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The “Gibbs Rules” of Being a Stagehand

When I was in high school, my family’s go-to TV show was NCIS. We’d put it on in the background over dinner, or watch reruns on the USA channel when nothing else good was on TV. By the time I left to go to college, I must have subconsciously taken in hundreds of episodes!

For those who aren’t familiar, the show is about a team with the Naval Criminal Investigative Service who work to solve murders of Navy or Navy-affiliated persons. The team is lead by Special Agent Gibbs, a former marine with a big heart and a sometimes short temper. He’s far from a perfect person, but he has a strong moral compass that he uses to inspire his team to do their best work to solve these mysteries. One of the ways we learn about Gibbs’ particular brand of moral code is through a philosophy known as Gibbs’ Rules. The NCIS Fan Wiki defines them thus:

“Gibbs’s Rules are an extensive series of guidelines that NCIS Special Agent Leroy Jethro Gibbs lives by and teaches to the people he works closely with.” (Source: https://ncis.fandom.com/wiki/Gibbs%27s_Rules). Some of the rules are things you might expect to hear on a crime TV show, such as “Never let suspects stay together” or “Always wear gloves at a crime scene.” Others, however, are more universal and can be taken as good lessons for life in general. Some of my favorites of these include “When the job is done, walk away” and “Don’t believe what you’re told. Double-check.”

As I started getting more involved in theatre throughout high school and college, I started trying to figure out how to compile everything I was learning into a sort of guide for myself. Classmates, teachers, and mentors were giving me all sorts of great tidbits of advice, and I was scribbling them all down in an unorganized jumble to be able to refer back to later. I began thinking about how I could organize it into some sort of guide that I could add to and share as my career continued, and naturally, Gibbs’ Rules came to mind!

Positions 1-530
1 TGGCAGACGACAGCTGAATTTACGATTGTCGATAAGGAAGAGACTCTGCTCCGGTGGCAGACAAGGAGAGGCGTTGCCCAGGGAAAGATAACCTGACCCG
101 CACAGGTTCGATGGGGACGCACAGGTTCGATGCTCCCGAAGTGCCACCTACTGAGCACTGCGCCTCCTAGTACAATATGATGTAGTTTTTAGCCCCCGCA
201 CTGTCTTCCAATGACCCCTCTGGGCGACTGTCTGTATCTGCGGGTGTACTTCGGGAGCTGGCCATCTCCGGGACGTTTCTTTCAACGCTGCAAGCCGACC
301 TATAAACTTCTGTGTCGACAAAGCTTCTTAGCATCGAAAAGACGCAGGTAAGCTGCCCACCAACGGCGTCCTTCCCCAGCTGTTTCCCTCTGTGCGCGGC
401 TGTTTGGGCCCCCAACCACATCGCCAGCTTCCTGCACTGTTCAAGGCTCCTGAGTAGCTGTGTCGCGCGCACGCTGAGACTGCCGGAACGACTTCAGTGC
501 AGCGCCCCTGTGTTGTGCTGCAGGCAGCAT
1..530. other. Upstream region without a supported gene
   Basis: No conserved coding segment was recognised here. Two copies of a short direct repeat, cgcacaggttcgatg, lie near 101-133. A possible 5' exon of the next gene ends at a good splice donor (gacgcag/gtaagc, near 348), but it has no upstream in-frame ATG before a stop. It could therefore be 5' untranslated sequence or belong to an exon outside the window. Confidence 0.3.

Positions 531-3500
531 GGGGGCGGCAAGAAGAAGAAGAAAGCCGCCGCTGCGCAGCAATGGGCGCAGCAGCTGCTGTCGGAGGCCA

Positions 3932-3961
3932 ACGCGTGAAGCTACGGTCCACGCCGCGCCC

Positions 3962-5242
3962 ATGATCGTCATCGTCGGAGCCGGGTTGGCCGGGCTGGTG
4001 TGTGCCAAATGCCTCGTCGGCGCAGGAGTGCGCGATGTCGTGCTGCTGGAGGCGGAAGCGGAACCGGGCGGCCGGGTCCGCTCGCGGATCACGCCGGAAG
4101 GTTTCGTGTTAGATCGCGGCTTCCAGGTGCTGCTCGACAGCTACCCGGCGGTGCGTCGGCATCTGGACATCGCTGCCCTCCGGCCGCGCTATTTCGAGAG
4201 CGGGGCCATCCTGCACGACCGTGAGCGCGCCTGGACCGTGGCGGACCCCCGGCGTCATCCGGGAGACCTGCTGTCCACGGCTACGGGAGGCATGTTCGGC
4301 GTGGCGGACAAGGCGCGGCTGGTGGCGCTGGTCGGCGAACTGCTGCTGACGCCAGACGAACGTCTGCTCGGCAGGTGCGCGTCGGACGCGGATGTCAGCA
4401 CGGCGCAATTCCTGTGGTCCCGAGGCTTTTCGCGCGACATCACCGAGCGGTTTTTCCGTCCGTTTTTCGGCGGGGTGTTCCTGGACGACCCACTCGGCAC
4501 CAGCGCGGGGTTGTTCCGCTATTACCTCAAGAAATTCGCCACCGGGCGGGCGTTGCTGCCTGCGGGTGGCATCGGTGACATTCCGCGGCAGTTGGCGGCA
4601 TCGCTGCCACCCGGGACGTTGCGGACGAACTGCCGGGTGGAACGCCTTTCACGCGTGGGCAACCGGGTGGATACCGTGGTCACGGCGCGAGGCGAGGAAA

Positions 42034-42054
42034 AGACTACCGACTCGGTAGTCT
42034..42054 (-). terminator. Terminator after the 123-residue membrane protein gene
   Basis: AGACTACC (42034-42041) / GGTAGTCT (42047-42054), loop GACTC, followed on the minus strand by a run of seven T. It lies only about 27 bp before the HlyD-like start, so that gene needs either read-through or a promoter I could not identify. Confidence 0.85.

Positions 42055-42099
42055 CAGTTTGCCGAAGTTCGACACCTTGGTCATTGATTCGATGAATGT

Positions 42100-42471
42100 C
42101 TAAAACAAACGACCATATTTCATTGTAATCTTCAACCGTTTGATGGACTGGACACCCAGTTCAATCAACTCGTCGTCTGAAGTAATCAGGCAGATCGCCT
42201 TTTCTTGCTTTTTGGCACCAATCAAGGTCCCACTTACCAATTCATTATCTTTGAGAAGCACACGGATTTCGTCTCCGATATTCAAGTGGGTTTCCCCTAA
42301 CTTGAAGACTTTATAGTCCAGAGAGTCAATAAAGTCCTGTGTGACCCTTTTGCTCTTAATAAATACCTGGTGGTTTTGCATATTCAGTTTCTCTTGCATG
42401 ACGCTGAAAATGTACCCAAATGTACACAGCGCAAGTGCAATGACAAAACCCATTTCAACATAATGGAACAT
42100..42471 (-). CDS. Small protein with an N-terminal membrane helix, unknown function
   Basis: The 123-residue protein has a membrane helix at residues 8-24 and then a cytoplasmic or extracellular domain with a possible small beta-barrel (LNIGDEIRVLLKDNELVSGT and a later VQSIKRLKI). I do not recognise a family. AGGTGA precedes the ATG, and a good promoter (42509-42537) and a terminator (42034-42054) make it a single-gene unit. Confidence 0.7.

I called the document I wound up creating “Gibbs’ Rules of Stage Management,” because initially, I was training to be a stage manager. But as I got into mixing and sound design, it seemed like a lot of the rules didn’t have to just be for stage managers. And the more people I shared them within different fields of entertainment, the more I realized that a lot of them can be applied pretty universally across our industry. So here, for your perusal and enjoyment, are some annotated selections from the 2021 Gibbs’ Rules of Being a Stagehand. If you would like to see the entire collection, it will be posted on my website, beccastollsound.com, in the next few days!

2021 Gibbs’ Rules of Being a Stagehand

Rule #1: ALL HUMANS ARE STUPID (AND EVERYONE’S HUMAN).

This is one of my favorites. It speaks to the fact that people make mistakes, and it’s important to cut people slack and not hold it against them.

Rule #6: GIVE LOTS OF THANKS, EXPECT NONE IN RETURN.

Unfortunately, those of us who work behind the scenes are often not adequately recognized for our contributions, especially compared to the onstage talent. Try your best not to let it get you down or give you a bad attitude.

Rule #7: EVERYTHING IS SUBJECT TO CHANGE.

In stage management and production management, it is common to put “subject to change” in the footer of most paperwork. We’re making organic art after all, and we’re making it in the moment, so there’s no way to predict everything that will happen!

Rule #11: EVERYTHING IS SUBJECT TO UN-CHANGE

A corollary to Rule #7. Especially applicable on new musicals, where a scene or song that got cut yesterday could go back into the show today. Keep good archives, and don’t throw anything out until closing!

Rule #13: IT’S PROBABLY GOOD IF AT LEAST ONE PERSON KNOWS WHERE YOU ARE.

This one was inspired by the actual Gibbs’ Rule #3, which is “never be unreachable.” But in this age of smartphones, push notifications,  and constantly feeling the need to be “on-call” for work, I think it’s important to reclaim the ability to take time for yourself and not have to immediately answer to everyone. On the other hand, if you simply stop picking up your phone, people might worry that something has happened to you because that’s the kind of world we live in now. So strike a healthy balance between the two.

Rule #19: IT’S A SMALL WORLD AFTER ALL.

In NYC theatre this is commonly known as the “5 block rule.” Meaning that if you are talking smack about someone or something within 5 blocks of the theatre, it’s going to become back to bite you. Everyone knows everyone, and no one will ever forget you. People’s friends/assistants/partners will refer or recommend you and it counts. Read the room and don’t burn bridges.

Rule #24: IF YOU CAN’T SAY YES, DON’T SAY NO.

People are going to ask you for impossible things. People are going to ask you for hints that aren’t your job to do. Saying “no” just shuts the conversation down rather than fostering collaboration. Even if something is 100% impossible, the best answer to start with is “I’ll look into it” or “let me get back to you.”

Rule #25: THE SHOW MUST GO ON (EXCEPT WHEN IT CAN’T).